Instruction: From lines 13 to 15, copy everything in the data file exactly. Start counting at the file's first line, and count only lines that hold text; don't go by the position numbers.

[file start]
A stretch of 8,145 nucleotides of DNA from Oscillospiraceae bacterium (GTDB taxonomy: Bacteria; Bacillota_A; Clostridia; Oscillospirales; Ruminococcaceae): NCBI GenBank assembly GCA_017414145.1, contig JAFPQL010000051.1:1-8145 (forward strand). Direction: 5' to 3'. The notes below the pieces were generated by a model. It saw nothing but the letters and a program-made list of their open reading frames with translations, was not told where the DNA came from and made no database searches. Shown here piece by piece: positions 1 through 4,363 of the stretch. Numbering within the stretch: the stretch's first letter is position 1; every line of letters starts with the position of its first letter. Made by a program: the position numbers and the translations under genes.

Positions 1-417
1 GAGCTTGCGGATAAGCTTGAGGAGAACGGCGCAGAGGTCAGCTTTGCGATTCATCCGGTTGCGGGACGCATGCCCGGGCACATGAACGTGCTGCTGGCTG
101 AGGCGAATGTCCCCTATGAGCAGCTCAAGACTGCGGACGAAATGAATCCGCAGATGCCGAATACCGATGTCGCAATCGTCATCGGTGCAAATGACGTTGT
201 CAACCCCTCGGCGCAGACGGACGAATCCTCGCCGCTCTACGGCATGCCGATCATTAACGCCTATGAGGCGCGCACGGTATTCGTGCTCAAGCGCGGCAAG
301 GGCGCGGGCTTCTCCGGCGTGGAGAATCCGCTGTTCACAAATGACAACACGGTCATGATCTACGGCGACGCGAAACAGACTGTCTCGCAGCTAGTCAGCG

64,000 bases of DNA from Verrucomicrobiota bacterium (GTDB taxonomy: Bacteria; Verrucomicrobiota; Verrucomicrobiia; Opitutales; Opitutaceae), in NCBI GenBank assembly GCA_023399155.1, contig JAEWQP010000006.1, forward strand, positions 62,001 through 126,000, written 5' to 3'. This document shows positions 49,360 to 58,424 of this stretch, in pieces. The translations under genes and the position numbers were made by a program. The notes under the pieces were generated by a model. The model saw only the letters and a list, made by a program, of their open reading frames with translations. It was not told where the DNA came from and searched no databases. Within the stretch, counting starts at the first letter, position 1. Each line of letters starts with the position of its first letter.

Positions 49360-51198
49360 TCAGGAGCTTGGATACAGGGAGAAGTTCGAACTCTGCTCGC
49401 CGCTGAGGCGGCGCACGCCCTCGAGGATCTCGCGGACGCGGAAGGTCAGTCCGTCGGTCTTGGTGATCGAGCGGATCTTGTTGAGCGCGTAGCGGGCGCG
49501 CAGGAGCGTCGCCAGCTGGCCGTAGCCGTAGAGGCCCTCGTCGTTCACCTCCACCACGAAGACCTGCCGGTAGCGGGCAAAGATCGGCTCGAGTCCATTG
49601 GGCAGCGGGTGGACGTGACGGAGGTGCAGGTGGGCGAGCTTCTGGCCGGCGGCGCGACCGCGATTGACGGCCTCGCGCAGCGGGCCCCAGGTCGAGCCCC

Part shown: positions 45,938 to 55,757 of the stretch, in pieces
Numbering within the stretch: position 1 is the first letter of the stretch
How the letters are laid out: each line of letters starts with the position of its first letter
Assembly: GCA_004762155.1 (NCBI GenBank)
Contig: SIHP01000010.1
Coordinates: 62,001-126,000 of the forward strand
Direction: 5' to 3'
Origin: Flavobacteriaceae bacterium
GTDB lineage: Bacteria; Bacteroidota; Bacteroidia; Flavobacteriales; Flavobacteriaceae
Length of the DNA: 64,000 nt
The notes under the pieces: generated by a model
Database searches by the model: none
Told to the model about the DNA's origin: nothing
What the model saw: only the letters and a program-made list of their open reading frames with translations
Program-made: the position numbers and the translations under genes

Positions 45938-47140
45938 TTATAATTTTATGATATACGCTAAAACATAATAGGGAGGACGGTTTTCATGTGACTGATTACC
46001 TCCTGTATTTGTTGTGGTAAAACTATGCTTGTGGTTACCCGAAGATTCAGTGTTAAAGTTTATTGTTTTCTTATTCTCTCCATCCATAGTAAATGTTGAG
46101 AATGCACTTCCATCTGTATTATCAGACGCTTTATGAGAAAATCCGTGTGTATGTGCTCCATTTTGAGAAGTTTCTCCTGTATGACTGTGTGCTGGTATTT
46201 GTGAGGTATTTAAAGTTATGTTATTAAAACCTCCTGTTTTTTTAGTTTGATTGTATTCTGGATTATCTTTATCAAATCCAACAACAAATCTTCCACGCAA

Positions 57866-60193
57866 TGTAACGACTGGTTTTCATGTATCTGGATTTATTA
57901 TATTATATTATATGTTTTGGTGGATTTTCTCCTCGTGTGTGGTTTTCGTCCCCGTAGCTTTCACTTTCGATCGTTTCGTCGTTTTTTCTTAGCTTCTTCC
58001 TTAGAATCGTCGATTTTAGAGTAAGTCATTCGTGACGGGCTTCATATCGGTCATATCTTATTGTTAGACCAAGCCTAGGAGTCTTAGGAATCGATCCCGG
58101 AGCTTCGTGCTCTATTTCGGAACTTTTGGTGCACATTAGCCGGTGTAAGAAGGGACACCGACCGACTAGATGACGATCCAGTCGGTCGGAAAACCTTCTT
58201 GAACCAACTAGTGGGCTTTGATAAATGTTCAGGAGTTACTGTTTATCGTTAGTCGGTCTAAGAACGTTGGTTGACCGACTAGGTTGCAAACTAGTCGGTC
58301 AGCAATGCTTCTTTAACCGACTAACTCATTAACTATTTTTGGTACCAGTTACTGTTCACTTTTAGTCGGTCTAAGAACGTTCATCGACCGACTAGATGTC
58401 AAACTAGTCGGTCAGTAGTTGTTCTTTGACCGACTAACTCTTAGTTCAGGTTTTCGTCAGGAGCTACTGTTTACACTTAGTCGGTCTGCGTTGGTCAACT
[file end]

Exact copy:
Part shown: positions 45,938 to 55,757 of the stretch, in pieces
Numbering within the stretch: position 1 is the first letter of the stretch
How the letters are laid out: each line of letters starts with the position of its first letter